ASIC Verification: Engineers Create Record-setting High-frequency Circuit

Friday, February 15, 2008

Engineers Create Record-setting High-frequency Circuit

The breakthrough was presented by University of Florida and Texas Instruments engineers February 6 at the International Solid State Circuits Conference in San Francisco.

Ken O, a UF professor of electrical and computer engineering and the lead researcher on the project, said his team had demonstrated a 410 GHz circuit using CMOS technology.

Measured in a UF laboratory using a circuit equipped with an on-circuit antenna the size of a pen tip, 410 gigahertz eclipses the previous record for CMOS circuits set in February 2006 by 200 gigahertz. More important, it is about 60 gigahertz higher than the previous record set using alternative but more expensive indium phosphide technology. Texas Instruments’ advanced manufacturing technology, known as the 45-nanometer CMOS process, serves as the foundation for the new circuit.

“This is probably the first time in 30 years that a silicon-based circuit has been shown to have a higher operating frequency than one based on indium phosphide and similar compounds,” O said. “This is exciting because if you can build these circuits, then you can build inexpensive detection and imaging systems for a range of applications. The result could reduce the cost for these systems by a factor of 100 or more.”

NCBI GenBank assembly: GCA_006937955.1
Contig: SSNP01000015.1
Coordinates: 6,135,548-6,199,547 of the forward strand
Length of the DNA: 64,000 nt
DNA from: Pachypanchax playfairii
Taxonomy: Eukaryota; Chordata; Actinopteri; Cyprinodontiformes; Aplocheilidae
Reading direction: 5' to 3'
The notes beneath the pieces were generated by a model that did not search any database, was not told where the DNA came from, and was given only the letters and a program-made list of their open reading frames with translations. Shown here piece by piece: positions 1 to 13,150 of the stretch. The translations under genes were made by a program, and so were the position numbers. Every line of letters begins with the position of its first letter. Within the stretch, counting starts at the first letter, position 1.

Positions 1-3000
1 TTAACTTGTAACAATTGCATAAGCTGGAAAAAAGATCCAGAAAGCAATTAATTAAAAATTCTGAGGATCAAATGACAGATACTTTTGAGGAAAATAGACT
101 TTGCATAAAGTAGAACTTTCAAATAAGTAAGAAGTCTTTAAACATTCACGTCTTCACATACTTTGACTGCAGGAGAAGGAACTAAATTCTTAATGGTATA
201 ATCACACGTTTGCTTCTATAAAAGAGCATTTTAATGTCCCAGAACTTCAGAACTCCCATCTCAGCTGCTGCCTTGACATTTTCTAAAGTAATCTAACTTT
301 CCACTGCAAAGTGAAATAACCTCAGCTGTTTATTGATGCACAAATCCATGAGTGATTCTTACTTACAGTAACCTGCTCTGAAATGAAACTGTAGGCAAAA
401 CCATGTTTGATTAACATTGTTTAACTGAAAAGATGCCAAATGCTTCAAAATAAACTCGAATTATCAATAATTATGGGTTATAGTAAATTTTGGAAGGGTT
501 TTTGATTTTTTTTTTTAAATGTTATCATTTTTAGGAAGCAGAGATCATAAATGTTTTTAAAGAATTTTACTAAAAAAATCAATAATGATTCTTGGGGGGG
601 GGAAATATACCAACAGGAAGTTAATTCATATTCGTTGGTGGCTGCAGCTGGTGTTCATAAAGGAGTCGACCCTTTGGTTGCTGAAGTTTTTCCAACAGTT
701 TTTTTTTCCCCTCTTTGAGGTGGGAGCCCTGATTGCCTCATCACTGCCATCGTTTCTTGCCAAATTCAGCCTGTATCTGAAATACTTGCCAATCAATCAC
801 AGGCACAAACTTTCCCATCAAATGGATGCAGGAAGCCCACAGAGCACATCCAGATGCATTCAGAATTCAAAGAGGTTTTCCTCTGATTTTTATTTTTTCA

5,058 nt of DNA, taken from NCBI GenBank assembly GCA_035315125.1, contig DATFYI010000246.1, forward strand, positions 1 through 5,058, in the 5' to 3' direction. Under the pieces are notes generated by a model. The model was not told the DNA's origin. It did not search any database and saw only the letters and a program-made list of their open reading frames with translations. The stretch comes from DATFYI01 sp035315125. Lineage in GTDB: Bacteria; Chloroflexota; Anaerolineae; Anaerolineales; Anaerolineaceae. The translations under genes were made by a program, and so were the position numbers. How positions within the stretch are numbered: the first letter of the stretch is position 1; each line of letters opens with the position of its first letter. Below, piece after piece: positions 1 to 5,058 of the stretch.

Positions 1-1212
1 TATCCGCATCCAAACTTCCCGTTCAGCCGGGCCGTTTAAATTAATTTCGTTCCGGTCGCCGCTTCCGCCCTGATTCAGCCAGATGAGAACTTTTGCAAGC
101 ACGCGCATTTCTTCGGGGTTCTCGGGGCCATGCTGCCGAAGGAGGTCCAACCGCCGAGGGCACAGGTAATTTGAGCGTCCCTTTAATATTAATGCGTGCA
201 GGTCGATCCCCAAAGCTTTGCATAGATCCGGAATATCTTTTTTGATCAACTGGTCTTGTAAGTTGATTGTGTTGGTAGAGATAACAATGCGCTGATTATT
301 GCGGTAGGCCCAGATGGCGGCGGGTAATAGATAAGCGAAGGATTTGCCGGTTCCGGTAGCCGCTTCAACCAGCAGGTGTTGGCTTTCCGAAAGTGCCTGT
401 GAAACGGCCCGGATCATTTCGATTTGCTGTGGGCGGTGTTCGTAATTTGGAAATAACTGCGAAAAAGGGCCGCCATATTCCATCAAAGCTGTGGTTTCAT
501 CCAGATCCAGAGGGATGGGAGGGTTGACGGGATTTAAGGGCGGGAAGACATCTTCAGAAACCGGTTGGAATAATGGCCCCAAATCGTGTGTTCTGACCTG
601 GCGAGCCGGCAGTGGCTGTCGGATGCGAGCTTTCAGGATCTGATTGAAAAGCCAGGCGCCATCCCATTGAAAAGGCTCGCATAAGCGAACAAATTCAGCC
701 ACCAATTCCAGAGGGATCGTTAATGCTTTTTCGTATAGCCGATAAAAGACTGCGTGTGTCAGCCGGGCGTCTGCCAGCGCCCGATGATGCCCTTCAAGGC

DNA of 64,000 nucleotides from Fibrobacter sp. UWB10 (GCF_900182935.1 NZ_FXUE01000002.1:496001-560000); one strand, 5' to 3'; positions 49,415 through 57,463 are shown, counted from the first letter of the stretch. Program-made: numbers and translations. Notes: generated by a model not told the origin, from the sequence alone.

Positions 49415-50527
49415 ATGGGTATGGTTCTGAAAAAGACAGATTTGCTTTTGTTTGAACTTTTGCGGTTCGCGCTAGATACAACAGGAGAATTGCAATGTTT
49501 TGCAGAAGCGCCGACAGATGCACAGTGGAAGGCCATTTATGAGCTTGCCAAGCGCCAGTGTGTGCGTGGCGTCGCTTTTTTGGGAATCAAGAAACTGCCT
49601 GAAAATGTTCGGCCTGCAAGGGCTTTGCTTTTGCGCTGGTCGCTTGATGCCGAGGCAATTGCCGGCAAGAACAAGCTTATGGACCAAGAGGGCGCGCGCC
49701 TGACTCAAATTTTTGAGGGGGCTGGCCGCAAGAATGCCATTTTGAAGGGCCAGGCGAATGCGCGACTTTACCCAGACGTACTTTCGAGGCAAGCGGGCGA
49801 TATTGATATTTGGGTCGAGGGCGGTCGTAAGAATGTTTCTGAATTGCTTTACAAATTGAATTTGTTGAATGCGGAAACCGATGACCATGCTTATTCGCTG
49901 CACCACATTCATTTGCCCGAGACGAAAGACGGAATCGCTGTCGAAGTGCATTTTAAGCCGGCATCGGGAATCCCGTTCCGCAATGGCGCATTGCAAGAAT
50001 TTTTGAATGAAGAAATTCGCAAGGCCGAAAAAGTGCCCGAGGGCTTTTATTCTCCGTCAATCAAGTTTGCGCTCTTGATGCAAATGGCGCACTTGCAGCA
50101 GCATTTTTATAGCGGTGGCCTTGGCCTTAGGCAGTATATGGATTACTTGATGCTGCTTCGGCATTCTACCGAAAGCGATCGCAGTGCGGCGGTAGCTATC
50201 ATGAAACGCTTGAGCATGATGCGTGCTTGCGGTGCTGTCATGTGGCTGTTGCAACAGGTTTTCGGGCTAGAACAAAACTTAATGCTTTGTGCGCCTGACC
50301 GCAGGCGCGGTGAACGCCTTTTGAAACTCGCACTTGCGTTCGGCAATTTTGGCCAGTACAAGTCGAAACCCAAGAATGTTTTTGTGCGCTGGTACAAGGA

These applications include, for example, always-on environmental monitoring equipment acutely sensitive to pollution, noxious gases or bioterrorism agents. In imaging, high-frequency circuits make possible techniques that can penetrate clothing to ”see” hidden weapons or plastic explosives. The circuit also can be used in medical equipment designed to facilitate early detection of skin and other cancers, and in industrial systems that monitor the coatings on pills to ensure they have the proper thickness and uniformity.

The circuit was demonstrated on Texas Instruments’ low-power 45-nanometer process technology. The process includes a number of techniques to deliver cost-effective multimillion transistor, system-on-circuit processors with the performance and lower power consumption required for processing advanced applications. While designed to extend battery life in portable products, the technology also offers the performance to handle advanced multimedia functionality in a tightly integrated design.

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